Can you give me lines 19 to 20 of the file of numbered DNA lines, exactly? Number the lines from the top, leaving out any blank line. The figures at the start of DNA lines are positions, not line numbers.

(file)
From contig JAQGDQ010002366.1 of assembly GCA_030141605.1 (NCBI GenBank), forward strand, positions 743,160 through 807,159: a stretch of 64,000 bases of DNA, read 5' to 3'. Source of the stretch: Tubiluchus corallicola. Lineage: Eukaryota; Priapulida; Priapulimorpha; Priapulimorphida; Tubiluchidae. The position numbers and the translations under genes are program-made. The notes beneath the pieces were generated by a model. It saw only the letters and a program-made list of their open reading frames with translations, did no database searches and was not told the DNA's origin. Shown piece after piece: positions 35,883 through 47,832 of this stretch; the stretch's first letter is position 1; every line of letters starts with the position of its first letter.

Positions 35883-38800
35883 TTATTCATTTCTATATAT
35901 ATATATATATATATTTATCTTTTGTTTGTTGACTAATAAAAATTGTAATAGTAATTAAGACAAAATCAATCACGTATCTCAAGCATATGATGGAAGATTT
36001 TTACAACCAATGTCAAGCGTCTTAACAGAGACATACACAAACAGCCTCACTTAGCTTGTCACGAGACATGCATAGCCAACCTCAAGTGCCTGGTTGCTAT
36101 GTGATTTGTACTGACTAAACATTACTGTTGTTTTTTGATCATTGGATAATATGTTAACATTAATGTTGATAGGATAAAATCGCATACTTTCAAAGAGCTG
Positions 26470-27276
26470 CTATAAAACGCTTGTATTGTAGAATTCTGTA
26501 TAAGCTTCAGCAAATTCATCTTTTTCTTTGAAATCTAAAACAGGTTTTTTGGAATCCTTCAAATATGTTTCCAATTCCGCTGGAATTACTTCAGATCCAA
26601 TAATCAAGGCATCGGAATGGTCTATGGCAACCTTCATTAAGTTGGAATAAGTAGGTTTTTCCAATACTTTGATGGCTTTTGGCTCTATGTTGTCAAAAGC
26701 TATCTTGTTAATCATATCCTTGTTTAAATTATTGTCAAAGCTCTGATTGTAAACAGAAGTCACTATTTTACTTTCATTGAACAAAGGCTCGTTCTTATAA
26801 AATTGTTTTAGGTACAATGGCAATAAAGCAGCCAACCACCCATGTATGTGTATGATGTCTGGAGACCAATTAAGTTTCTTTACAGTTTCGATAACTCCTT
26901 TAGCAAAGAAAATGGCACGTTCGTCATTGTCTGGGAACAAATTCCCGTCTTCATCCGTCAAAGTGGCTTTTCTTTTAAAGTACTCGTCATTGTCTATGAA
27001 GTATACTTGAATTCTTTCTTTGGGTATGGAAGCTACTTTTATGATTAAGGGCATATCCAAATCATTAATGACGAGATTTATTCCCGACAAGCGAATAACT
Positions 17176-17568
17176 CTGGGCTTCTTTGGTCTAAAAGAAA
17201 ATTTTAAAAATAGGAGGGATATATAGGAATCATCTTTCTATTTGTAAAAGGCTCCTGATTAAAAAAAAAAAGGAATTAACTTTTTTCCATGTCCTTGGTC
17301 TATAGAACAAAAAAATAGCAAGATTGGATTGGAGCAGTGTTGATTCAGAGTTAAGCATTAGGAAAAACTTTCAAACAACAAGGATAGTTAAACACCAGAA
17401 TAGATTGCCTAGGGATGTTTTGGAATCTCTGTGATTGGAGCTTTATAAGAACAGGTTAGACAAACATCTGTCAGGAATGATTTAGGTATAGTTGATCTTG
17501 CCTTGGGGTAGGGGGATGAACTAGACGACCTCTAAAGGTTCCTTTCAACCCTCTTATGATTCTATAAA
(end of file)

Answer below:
17401 TAGATTGCCTAGGGATGTTTTGGAATCTCTGTGATTGGAGCTTTATAAGAACAGGTTAGACAAACATCTGTCAGGAATGATTTAGGTATAGTTGATCTTG
17501 CCTTGGGGTAGGGGGATGAACTAGACGACCTCTAAAGGTTCCTTTCAACCCTCTTATGATTCTATAAA